For the experimentation part we developed a framework based on the article Bootstrapping the Gini coefficient of inequality. The main idea behind this is to apply bootstrapping with replacement at customer level (as it is the unit of randomization used for the experiments). From the bootstrap, we are able to plot the distribution of Partner Health in the test variant (PH_test), Partner Health in the control (PH_control), and the differences PH_test-PH_control. It is in the distribution of PH_test-PH_control where we can check the mean and the confidence interval of the differences: if the confidence interval doesn’t include 0, this means that the test reached statistical significance.

Distribution of PH_test-PH_control for a given a/b test

In this example, we got a 95% Confidence Interval equal to [0.31, 0.6], therefore we reject the Null hypothesis (of no variant effect) at a 5% level and conclude there is a difference in the PH between test and control (positive, and therefore better/healthier).

If we want to use Partner Health to analyze experiments, we should also be able to set up MDEs with it (Minimum Detectable Effect, to understand how many data samples we need to raise the right conclusions from an analysis). For this we are mainly interested in checking if we have enough data so the False Positive Rate stays < 5% (alpha of the experiment) and the False Negative Rate stays < 20% (beta or 1 — power of the experiment).

False Positive Rate

We want to make sure that if there are no changes between test and control, we don’t falsely reach the conclusion that there was a change. For this, we proposed a simulation that would run several tests out of randomly splitted data so we can quantify the number of statistically significant results we would get (and make sure this number is < 5%).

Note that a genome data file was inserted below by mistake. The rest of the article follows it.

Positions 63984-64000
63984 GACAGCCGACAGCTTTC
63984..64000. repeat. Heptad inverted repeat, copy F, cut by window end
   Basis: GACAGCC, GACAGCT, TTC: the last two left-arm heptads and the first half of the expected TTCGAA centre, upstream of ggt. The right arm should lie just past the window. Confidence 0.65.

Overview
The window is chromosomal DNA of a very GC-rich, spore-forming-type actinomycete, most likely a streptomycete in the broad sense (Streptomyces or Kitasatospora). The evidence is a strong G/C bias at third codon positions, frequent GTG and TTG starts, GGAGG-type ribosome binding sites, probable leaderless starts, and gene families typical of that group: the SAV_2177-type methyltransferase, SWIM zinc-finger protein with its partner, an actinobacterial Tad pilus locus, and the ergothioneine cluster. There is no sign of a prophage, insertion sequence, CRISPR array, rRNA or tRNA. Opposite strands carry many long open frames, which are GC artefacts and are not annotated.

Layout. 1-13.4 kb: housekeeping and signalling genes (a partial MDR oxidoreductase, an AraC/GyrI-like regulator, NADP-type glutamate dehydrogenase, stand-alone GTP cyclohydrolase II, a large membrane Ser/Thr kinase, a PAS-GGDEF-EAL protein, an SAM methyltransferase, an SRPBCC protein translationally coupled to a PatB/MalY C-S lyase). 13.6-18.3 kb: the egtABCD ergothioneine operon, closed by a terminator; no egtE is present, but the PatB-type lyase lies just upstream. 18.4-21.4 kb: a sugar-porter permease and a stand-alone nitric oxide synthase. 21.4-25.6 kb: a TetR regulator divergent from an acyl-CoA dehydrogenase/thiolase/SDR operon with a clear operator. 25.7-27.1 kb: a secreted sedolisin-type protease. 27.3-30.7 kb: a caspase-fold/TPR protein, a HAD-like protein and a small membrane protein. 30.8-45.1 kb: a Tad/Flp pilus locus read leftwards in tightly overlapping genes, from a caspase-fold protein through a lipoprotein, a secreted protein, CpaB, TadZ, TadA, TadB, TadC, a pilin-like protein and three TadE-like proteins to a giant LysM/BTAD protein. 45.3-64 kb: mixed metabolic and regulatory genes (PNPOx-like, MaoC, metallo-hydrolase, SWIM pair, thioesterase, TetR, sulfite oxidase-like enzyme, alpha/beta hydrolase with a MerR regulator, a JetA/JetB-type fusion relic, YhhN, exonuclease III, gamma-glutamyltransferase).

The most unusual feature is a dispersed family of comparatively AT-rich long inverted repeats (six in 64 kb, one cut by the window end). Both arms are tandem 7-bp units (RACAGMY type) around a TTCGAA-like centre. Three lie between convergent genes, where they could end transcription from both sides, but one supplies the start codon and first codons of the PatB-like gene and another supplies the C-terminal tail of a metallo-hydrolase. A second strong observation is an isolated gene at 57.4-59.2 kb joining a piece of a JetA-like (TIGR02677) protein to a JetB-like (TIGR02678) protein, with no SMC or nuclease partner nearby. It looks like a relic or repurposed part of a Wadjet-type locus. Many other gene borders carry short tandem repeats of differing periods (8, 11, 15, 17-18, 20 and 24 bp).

Each paired points represent a simulation run, orange the lower bound of the CI and in blue its upper bound

False Negative Rate

We also want to make sure that if there really are changes between test and control, we are able to detect the change. For this, a similar simulation is proposed, that allows us to quantify the number of non statistically significant results we would get when there are differences between test and control (and make sure this number is <20%).

Each paired points represent 1 out of the 50 simulations that where run, orange the lower bound of the CI and in blue its upper bound

Wrapping it up

In Glovo, we want to ensure we have the right way to measure our efforts of giving every partner chances of succeeding in our platform. For this, we needed a scalable and reliable manner to evaluate order distribution that correlates also with other challenges (for example partner churn).

In this post we have walked through the process of defining and setting up frameworks for the Partner Health metric. This metric enables us to measure the health of order distribution, set up goals to improve it, and determine what is the impact of different experiments and initiatives. As an example, in the last ranking experiment (that modified the logic by which stores appearing in the restaurant wall are sorted), we were able to observe a +200bps in Partner Health that proved our work was going in the right direction.

References

[1] https://en.wikipedia.org/wiki/Gini_coefficient

[2] BOOTSTRAPPING THE GINI COEFFICIENT OF INEQUALITY, Philip M. Dixon, Jacob, Weiner, Thomas Mitchell-Olds and Robert Woodley

All this work was possible thanks to David Barrero, Mehdi Bennaceur, Carolina Romero and Filipe Mencarini. Special thanks too to the Glovo Data Science community for all the feedback provided.

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Anna Via

Anna Via

Product Manager @ Glovo